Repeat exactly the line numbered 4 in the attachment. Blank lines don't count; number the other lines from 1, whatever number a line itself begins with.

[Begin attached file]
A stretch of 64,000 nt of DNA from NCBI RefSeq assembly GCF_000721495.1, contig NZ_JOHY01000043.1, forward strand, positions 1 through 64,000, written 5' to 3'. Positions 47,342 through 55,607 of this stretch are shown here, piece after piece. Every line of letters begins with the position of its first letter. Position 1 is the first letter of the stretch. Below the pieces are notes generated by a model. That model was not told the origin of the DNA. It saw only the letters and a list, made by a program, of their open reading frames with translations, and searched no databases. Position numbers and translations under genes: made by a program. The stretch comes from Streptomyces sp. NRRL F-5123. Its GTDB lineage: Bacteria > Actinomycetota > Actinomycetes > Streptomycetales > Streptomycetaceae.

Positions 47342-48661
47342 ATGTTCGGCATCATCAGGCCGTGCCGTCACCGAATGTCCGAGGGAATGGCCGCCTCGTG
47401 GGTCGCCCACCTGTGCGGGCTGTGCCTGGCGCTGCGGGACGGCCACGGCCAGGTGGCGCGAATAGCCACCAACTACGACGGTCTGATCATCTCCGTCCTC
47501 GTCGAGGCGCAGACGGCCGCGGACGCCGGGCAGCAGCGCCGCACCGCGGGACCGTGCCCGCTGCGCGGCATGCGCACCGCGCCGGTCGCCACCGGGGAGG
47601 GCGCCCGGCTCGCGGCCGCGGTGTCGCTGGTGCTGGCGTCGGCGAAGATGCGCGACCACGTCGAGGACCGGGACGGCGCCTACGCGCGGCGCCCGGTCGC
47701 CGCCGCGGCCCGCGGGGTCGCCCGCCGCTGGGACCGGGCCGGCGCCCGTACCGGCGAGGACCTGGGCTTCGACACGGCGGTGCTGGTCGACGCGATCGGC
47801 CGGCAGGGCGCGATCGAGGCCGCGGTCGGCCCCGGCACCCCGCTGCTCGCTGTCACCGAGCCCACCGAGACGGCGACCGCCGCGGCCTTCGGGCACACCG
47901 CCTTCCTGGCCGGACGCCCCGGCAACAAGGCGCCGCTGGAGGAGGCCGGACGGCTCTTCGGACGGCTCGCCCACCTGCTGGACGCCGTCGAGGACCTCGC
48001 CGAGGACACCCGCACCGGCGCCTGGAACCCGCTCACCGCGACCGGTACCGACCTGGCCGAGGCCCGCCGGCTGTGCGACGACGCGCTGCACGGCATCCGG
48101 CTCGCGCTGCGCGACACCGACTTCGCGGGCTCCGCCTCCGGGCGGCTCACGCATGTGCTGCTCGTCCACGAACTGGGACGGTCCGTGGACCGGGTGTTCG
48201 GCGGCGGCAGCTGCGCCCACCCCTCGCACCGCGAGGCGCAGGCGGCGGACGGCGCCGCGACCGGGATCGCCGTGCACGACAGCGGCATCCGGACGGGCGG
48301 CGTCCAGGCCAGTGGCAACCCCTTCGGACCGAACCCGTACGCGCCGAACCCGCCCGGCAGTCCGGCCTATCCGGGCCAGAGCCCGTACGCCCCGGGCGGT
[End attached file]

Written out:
47401 GGTCGCCCACCTGTGCGGGCTGTGCCTGGCGCTGCGGGACGGCCACGGCCAGGTGGCGCGAATAGCCACCAACTACGACGGTCTGATCATCTCCGTCCTC